It started 10 years ago, on the Fourth of July, when four members of the Oregon National Guard were invited to a minor-league baseball game in Keizer and introduced on the field before the first pitch. “They were in uniform, just back from Iraq, and the crowd gave them a four-minute standing ovation,” said Jerry Howard, director of game day operations for the Salem-Keizer Volcanoes. “That’s when I thought, you know, we might have something here.
Betty Winn begins her volunteer shift like she has so many times before, with a batch of Oregon census records in hand. These are from 1860, for Washington County, where 591 families are listed in the official population count. Betty is on entry No. 545, for James Davis, who is listed with his spouse and three children. The family is recorded in the Early Oregonians Database, which Betty and other volunteers at the Oregon State Archives have been building and adding to for years.
Arthur J. Jackson, one of Oregon's 13 Medal of Honor recipients, died Wednesday evening in Boise, Idaho. He was 92. The Congressional Medal of Honor Society announced his passing and reported there are 71 recipients alive today. The Medal of Honor is the U.S. military's highest decoration for bravery. Bob Maxwell, 96, who lives in Bend, is the oldest living Medal of Honor recipient. Oregon often claims him as its own, although he officially entered the service in Colorado.
Muck Rack makes it simple to find people, tweets, or articles that mention any name, keyword, company, hashtag etc. We've compiled this guide to help you make the most of your search.
Selecting a term
Start searching tweets, articles from media outlets, articles mentioned in tweets, journalists'
names, titles and bios with some suggested searches:
Companies or Topics (e.g. iPhone, Microsoft)
Phrases (e.g. "cloud computing") — use quotes to keep the terms together
Twitter handles (e.g. @username) — returns those who have mentioned or replied to
Names (e.g. "David Pogue")
Hashtags (e.g. #sxsw, #london2012)
Bio details (e.g. vegan, Olympics, father)
Muck Rack's Advanced Search allows for many boolean operators.
Find results that mention multiple specified terms, use AND or
+. For example, ensure each result contains both Elon Musk and Mark Zuckerberg by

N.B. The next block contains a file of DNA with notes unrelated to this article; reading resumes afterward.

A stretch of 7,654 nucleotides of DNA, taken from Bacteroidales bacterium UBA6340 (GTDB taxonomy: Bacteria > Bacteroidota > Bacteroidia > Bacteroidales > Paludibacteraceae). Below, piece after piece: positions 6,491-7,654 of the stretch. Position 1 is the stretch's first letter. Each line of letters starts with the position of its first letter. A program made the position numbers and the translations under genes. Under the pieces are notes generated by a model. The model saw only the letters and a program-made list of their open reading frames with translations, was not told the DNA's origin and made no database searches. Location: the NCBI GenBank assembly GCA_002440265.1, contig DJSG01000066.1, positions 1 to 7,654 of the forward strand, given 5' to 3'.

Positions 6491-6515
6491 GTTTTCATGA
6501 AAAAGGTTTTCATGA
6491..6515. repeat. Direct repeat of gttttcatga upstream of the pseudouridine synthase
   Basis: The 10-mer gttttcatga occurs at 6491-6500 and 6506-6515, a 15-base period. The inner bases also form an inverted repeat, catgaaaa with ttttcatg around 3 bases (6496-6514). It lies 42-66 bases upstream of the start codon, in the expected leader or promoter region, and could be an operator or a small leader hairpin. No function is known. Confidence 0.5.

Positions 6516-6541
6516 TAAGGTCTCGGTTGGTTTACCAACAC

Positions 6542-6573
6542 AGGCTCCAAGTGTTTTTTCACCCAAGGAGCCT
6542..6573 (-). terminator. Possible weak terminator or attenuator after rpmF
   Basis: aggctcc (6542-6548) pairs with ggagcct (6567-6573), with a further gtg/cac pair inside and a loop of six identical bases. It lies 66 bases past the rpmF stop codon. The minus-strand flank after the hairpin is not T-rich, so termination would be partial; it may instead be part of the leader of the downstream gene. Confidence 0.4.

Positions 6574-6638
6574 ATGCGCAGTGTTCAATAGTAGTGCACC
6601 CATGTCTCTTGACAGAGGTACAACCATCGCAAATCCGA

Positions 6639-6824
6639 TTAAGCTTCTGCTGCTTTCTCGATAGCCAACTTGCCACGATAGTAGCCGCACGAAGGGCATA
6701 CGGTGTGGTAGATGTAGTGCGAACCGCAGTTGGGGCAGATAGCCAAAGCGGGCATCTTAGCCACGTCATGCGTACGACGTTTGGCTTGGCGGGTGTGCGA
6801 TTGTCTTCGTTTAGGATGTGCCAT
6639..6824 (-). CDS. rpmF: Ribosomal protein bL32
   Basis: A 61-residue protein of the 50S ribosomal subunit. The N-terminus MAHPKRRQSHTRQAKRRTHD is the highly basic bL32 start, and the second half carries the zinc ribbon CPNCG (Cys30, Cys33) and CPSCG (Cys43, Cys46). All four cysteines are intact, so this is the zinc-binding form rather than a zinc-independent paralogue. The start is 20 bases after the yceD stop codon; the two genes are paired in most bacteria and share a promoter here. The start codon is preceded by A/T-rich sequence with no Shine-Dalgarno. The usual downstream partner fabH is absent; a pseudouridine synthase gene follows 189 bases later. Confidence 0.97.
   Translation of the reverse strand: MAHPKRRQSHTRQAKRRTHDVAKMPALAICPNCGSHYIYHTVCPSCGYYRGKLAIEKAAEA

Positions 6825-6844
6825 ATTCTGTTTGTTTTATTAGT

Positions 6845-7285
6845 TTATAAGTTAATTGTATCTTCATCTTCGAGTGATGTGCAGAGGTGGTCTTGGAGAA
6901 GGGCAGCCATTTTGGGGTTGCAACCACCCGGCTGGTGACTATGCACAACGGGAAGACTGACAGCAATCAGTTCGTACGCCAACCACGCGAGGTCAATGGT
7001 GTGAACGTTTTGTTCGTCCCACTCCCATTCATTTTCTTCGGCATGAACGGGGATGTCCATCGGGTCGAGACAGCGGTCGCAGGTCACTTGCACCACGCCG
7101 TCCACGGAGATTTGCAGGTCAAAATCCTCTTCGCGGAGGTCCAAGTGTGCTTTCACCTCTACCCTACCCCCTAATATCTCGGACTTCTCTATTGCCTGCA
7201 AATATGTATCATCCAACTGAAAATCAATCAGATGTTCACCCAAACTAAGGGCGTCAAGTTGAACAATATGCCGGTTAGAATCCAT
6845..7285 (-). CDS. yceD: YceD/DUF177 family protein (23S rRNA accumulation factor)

searching Obama AND Romney or Obama + Romney.
Use the operators OR or , to broaden your search when you'd like either of
multiple terms to appear in results. (This is the default behavior of our search when no operators
are used.) For example, search for democrat OR republican to find results that refer to
Democrats and/or Republicans.
Use NOT or - to subtract results from your search. For
example, searching Disney will yield results about the Walt Disney Company as well as Walt Disney
World Resort. To exclude mentions of Disney World, search for Disney -World or Disney
When using one of these operators with a phrase, enclose it in quotation marks. For example, you can
find results about smartphones excluding Apple's iPhone 4S by searching smartphone -"iPhone
Exact case matching or punctuation
If you're searching for a brand name or keyword that relies on specific punctuation marks or capitalization, you can
find results that match your exact query by adding matchcase: before the keyword you're searching for, like matchcase:E*TRADE .
Use parentheses to separate multiple
boolean phrases. For example, to find journalists talking about having fun in Disney World or
Disneyland, search for ("disney world" OR disneyland) AND fun.
An asterisk can be used to search for any variation of a root word truncated by the asterisk. For example, searching for admin* will return results for administrator, administration, administer, administered, etc.
A near operator is an AND operator where you can control the distance between the words. You can vary the distance the near operation uses by adding a forward slash and number (between 0-99) such as strawberries NEAR/10 "whipped cream", which means the strawberries must exist within 10 words of "whipped cream".